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Exercise Can Help Ease Osteoporosis, But Doctors Say Use Caution

NY1—July 13, 2008

More than 40 million Americans either have osteoporosis or are in danger of developing the disease. Most doctors agree exercise is one of the best answers to improving the condition or reducing risk, but some workout plans may do more damage than good. NY1 Health and Fitness Reporter Kafi Drexel has tips on what specialists say you may want to try and what you may want to avoid.

Many of the Americans who have osteoporosis or osteopenia turn to exercise as a means to improve their conditions, but not all exercise is helpful. In fact, some can be downright harmful to the already delicate bones of those affected with either condition.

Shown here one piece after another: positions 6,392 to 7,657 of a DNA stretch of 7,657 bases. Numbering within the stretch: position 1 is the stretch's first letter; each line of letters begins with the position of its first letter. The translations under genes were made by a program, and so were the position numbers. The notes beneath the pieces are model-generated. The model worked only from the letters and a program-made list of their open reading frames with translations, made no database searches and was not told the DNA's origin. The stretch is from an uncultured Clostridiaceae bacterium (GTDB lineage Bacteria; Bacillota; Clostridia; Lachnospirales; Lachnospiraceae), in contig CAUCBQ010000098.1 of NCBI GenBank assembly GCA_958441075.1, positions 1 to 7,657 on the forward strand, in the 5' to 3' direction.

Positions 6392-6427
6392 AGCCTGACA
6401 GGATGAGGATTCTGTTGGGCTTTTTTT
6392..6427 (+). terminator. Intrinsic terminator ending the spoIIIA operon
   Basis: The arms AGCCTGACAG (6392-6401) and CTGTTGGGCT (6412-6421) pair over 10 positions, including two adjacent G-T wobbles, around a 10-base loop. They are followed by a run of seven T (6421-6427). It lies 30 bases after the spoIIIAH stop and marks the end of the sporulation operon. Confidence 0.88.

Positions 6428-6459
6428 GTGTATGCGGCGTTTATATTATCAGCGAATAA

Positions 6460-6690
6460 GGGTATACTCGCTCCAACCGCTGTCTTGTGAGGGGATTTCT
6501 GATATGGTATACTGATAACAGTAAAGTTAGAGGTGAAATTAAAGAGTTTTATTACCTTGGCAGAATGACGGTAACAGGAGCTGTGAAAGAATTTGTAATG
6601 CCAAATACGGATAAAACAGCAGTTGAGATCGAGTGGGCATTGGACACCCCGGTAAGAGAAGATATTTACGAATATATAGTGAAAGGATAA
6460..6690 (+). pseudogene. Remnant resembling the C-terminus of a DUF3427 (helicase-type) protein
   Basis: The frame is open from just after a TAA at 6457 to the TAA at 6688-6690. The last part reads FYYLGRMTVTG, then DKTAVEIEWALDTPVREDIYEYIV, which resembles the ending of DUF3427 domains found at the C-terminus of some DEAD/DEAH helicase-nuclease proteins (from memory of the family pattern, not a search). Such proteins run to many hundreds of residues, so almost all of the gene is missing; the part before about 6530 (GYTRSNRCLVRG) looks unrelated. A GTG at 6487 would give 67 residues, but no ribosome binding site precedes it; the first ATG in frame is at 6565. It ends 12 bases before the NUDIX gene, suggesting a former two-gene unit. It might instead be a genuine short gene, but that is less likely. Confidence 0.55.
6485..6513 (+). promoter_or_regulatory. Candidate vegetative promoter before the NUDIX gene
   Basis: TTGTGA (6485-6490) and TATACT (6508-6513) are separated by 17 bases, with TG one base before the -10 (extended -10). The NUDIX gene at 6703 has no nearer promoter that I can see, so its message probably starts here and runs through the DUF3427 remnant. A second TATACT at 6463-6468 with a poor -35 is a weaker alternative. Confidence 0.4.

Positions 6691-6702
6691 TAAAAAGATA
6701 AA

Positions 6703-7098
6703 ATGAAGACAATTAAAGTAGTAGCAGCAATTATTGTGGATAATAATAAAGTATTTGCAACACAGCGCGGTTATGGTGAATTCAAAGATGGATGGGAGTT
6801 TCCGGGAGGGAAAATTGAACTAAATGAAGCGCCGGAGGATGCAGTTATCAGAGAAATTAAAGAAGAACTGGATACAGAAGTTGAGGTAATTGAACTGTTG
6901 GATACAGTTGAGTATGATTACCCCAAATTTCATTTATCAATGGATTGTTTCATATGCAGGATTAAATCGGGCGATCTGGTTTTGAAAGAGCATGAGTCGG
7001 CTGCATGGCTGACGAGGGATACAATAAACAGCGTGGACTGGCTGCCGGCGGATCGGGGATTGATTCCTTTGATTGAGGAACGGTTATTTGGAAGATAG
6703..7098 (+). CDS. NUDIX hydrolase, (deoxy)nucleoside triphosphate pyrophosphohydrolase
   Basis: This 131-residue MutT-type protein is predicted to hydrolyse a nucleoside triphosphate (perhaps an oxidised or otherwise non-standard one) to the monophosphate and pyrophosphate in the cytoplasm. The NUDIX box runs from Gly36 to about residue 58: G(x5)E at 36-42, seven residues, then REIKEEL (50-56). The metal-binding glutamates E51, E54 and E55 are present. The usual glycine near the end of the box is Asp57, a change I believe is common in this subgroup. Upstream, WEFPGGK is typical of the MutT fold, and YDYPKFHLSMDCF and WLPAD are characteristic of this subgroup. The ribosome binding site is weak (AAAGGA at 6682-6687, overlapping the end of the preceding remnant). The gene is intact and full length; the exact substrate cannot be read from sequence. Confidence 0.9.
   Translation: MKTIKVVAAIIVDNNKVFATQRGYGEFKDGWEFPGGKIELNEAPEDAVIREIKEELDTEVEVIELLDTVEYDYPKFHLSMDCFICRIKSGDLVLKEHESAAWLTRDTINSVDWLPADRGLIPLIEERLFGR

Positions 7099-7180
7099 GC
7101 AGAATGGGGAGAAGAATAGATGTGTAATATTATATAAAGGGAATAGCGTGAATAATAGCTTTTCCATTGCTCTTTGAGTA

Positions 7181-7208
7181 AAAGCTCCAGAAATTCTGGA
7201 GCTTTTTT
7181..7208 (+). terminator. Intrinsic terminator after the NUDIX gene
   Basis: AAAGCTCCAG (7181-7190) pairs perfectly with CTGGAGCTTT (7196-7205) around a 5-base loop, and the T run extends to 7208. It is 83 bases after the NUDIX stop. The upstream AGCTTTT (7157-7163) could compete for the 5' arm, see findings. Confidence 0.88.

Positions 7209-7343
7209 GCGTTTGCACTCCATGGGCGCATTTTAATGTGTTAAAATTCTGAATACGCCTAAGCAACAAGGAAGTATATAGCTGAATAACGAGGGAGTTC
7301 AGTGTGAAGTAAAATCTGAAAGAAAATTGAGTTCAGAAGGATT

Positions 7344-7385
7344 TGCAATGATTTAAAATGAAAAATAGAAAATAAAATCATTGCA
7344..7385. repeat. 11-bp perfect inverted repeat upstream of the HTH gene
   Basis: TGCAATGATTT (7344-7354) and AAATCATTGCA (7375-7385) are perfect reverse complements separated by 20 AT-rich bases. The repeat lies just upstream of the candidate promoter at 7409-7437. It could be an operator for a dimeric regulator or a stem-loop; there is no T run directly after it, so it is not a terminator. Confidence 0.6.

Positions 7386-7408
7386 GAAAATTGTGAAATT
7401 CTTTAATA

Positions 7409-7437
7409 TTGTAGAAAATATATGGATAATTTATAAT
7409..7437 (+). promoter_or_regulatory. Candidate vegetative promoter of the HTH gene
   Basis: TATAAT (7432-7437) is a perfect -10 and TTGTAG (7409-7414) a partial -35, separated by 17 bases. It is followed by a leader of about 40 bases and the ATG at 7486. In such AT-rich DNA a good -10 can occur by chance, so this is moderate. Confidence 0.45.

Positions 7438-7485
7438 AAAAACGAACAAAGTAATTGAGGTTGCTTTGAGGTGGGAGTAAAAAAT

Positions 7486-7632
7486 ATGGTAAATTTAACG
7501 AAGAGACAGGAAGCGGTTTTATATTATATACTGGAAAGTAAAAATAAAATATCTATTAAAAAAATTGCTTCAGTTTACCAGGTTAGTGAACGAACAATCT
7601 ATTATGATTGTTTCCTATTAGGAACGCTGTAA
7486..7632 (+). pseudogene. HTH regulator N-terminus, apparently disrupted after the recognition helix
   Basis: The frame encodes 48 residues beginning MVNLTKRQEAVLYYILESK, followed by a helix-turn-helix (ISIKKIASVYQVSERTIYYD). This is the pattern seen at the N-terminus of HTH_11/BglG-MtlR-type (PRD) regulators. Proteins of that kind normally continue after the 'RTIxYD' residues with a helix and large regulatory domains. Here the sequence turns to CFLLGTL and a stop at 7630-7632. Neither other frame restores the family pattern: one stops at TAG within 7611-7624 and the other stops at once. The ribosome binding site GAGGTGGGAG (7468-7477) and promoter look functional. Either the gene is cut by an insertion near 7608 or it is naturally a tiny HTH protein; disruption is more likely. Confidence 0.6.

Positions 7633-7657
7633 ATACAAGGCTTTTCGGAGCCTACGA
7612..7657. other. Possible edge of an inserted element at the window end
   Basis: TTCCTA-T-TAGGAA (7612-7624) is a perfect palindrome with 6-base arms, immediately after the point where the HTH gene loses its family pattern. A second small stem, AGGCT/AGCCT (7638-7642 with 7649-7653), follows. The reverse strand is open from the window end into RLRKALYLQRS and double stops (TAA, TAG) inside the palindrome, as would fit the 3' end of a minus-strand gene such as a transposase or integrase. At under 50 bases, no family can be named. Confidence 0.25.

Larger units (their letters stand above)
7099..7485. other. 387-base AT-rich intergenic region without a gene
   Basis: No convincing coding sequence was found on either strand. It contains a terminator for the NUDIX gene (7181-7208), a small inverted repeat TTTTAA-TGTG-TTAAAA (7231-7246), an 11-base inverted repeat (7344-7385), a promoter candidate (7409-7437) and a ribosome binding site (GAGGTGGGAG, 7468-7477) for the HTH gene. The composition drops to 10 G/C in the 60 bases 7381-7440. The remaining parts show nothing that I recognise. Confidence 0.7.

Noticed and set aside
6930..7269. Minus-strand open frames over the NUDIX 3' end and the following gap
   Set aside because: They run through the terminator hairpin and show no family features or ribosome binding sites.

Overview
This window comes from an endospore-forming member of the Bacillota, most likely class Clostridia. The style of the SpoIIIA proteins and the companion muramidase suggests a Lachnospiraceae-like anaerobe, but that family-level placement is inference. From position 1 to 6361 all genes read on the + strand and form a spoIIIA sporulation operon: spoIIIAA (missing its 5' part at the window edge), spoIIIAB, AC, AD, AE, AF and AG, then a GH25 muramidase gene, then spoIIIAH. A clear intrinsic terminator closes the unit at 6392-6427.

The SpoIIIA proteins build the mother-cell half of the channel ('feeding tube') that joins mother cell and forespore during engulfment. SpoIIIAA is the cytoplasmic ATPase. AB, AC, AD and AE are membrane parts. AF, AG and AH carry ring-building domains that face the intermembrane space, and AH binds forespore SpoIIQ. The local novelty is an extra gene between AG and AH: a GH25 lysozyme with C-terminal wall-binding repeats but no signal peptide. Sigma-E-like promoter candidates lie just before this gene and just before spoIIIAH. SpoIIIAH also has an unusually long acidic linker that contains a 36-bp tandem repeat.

Most experts will agree that exercises that force the spine to bend or twist, like sit-ups or certain movements in yoga, can cause the spine to compress and possibly fracture any weakened bones. Exercises that are high-impact on joints, like running or jumping, can also be bad for bones.

However, that's not to say that all exercises are not indicated for those with osteoporosis or osteopenia. According to Hospital for Special Surgery physical therapist Heather Williams, PT, DPT, there are many exercises that would help someone with either condition.

"You definitely want to build your upper and lower extremities' strength and your core strength safely," Williams said. "Walking, low-impact type aerobics, these are all very helpful types of exercises."

As always, be sure to consult with your doctor if you have any questions about your current workout regimen.

Read the full story at ny1.com.


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